Of course, in the highly unstable situation that is unfolding in Syria, it is important not to have two rigid or mechanistic view of how things may unfold. It should be pointed out that the weakening global economy which is sliding towards another recession will undoubtedly put all parties concerned under considerable strain and force many twists and changes in policy.

Over the next period Isis will undoubtedly be swept from Mosul and its self-declared capital in Raqqa. Far from bringing peace to the region this will merely pave the way for further conflict between the three power blocs involved in the Syrian conflict. Nature abhors a vacuum and of course all three power blocs will seek to fill the vacuum left by Isis in Syria and northern Iraq. Turkey and its ally Saudi Arabia will continue to use the ‘moderate’ terrorist groups to further their agenda of of partitioning Syria into several statelets. Erdogan will continue to use his army and its proxies to attack the Kurds in Northern Syria. This of course raises the possibility of Americans or Russians getting killed or wounded by such military action.

The Rojava Kurds who have thrown in their lot with American imperialism, are heavily dependent their sponsor. They have the best opportunity ever to pursue the creation of an autonomous Kurdish homeland in northern Syria. They will not give this up without a fight. It remains to be seen how far their American sponsor will continue to support them when they come into a major military confrontation with the Turkish army and its proxies.

The Russian Federation will will also have some difficult choices to make if Turkey refuses to give up the huge chunk of territory that is captured in northern Syria. Turkey’s conflict with the Kurds will also serve to complicate matters further for Moscow.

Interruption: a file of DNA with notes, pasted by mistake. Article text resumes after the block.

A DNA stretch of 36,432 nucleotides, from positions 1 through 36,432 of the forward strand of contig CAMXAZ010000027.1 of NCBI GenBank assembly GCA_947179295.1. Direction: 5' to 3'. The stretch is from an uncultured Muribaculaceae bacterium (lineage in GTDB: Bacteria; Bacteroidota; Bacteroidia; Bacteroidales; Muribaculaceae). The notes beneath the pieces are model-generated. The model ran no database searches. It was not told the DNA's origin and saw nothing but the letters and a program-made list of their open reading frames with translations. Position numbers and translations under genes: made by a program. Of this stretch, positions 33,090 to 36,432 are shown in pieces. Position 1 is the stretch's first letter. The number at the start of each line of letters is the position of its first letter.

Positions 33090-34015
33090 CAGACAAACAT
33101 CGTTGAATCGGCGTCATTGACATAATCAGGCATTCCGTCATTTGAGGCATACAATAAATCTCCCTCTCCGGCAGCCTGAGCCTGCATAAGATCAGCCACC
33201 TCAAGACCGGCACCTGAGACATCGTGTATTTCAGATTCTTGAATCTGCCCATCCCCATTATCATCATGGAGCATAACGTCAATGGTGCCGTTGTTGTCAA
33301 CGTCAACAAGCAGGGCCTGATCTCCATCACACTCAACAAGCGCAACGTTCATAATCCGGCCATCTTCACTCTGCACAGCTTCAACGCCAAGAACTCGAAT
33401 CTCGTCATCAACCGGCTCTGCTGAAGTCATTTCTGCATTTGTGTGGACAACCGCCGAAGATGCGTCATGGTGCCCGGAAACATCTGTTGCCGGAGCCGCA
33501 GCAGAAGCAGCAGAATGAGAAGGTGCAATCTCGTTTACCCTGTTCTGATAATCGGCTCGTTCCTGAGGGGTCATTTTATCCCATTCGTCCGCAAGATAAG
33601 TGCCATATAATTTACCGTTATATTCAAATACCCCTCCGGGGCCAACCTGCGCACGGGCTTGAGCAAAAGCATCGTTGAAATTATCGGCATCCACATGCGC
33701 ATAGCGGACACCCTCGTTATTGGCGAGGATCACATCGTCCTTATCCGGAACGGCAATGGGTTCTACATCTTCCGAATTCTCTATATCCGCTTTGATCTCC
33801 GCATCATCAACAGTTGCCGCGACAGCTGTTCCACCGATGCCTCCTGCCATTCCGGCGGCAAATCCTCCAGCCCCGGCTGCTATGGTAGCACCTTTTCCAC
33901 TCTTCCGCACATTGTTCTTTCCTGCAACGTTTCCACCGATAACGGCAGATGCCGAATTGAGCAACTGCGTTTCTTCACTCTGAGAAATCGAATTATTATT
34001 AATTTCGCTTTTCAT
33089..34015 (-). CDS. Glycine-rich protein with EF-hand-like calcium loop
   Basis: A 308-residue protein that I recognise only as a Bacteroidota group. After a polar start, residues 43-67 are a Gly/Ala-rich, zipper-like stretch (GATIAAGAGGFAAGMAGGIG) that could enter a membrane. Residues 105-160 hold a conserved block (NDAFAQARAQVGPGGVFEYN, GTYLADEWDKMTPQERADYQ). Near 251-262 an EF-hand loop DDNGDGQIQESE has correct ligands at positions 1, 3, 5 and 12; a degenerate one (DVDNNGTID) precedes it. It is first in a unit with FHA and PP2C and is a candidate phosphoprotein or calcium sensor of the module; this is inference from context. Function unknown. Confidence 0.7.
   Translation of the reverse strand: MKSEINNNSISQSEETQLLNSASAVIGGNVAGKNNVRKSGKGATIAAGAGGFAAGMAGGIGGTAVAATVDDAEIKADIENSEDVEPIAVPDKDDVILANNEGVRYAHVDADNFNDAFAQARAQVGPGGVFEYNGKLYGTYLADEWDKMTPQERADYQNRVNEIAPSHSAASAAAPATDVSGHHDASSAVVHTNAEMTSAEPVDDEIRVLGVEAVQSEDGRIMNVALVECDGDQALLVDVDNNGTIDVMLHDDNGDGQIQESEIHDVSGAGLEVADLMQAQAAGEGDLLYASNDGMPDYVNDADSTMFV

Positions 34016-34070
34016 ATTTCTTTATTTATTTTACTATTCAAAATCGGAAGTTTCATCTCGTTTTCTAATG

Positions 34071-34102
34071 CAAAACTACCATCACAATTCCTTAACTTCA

Once Isis has been defeated and removed from the political/military picture all three power blocs will face a new and unprecedented situation. Who will govern northern and eastern Syria? Moscow, Tehran and Assad will of course argue Syria should be a unified sovereign state under the Baathist government. Turkey will insist that it has to deal with the existential threat posed by the Kurds in northern Syria, and therefore is unlikely to relinquish its grip on the territory conquered so far. The Rojava Kurds, meanwhile, will insist that their national aspirations be recognised and are unlikely to give up territory that has been so hard fought for and won with so much blood.

If Turkey pursues its neo-Ottoman ambitions by seeking to crush the Rojava Canton’s will Moscow and Washington stand in its way? How will Moscow remove Turkish troops from northern Syria? Will the United States remove its troops from the Rojava Canton’s if they come under full-scale attack from Turkey? How will the Damascus-Tehran-Moscow axis respond to the continuation of Kurdish home rule in northern and eastern Syria?

Only time will provide us with an answer to these questions. The next round of the conflict in Syria is unlikely to bring peace, reconstruction and prosperity to its long-suffering citizens. Sadly, they are likely to be mere bystanders in the military and diplomatic machinations that will unfold.

This article was first published by South Front.